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Alfred Vogt

Born 1879
Died 1943

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Swiss ophthalmologist, born October 31, 1879, Menziken, Aargau; died 1943.

Biography of Alfred Vogt

Alfred Vogt attended the University of Basel and received his doctorate there in 1904. He then trained in ophthalmology in Basel under professor Carl Mellinger (1858-1917) and also visited Torino before he settled in private practice in 1906. In 1909 he became head physician at the cantonal eye clinic in Aarau, and in 1917 was appointed ausserordentlicher professor and director of the university eye clinic in Basel. In 1923 he accepted an invitation as director of the university eye clinic and ordentlicher Professor of the Zurich university eye clinic.

Vogt developed techniques for retinoscopy and the surgical management of retinal detachment. In 1913 he began using the newly constructed slit-lamp in conjunction with a corneal microscope to examine the structures of the anterior regions of the eye. This work resulted in his 3-volume textbook, first published in 1921. Vogt was a leading figure in ophthalmology and he received the prestigious Donders and Gullstrand medals for his achievements.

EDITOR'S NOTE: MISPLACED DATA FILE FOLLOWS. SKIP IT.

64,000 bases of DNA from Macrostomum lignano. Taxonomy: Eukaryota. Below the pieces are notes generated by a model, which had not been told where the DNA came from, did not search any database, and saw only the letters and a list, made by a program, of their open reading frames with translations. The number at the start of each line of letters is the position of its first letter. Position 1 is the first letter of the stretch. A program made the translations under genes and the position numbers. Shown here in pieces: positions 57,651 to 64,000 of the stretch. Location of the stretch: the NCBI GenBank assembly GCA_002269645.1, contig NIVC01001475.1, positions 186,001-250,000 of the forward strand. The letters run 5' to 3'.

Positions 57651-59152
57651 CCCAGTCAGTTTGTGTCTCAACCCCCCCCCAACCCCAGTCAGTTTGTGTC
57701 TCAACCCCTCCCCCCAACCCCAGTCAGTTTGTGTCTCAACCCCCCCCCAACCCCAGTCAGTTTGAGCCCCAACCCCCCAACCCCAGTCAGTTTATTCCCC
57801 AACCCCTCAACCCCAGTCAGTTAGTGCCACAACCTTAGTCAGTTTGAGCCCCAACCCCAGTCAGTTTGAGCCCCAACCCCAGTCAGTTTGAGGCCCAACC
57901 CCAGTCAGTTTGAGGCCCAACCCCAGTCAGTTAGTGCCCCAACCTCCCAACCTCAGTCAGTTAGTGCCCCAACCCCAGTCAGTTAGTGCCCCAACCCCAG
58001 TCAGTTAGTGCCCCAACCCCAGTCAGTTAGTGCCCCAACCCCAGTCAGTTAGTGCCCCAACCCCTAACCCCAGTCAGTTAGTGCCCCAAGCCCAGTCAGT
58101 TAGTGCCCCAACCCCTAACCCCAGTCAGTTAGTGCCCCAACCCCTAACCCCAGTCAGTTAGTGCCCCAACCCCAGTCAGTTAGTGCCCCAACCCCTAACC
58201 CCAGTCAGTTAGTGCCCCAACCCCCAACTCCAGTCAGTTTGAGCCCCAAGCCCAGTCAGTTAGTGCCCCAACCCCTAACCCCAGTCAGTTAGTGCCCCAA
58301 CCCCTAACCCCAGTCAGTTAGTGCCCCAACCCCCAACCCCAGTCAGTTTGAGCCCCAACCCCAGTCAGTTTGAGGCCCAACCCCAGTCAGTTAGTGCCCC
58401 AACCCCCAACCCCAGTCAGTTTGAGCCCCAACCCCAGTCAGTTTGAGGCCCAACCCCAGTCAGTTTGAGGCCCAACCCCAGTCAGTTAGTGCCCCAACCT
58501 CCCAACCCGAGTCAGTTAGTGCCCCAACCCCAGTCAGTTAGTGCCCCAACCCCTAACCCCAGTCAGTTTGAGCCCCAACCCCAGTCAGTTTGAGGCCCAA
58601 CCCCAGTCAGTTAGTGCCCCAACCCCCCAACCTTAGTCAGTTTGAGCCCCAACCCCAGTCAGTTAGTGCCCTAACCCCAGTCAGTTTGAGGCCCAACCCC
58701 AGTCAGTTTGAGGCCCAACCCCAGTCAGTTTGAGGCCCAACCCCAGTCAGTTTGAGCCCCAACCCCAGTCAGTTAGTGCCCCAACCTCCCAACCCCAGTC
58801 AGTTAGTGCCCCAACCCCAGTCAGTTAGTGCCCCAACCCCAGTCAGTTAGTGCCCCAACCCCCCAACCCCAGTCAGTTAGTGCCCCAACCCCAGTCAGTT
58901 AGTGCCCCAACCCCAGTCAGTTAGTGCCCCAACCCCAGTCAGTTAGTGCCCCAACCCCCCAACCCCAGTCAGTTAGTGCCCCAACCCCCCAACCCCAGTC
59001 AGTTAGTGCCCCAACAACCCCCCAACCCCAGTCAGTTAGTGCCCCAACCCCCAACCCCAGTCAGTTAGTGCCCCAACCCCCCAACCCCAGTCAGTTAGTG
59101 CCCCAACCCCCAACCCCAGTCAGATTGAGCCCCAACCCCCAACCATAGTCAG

Vogt introduced cyclodiathermy for the treatment of glaucoma. Some believe that Francisco Goya suffered from this syndrome and that the sudden onset of deafness resulted in the dramatic change of his style from paintings which were colourful and gay to scenes depicting devastation and death characteristic of his “black period”.

His last years were darkened by the death of his son in an avalanche in the Swiss Mountains, and by chronic ill-health due to a renal disorder.

    "Vogt was the omnipotent ruler, venerated by the resident and nursing staff, second only to God. When he spoke, that was it, and nobody attempted to argue."
    His biographer

    "The Zurich Eye Clinic under Professor Vogt certainly was an efficiently run, hardworking and productive institute. Vogt kept close reins on the staff and by strict discipline, which would make some of our contemporary house staff shudder, produced maximal performance."
    His biographer

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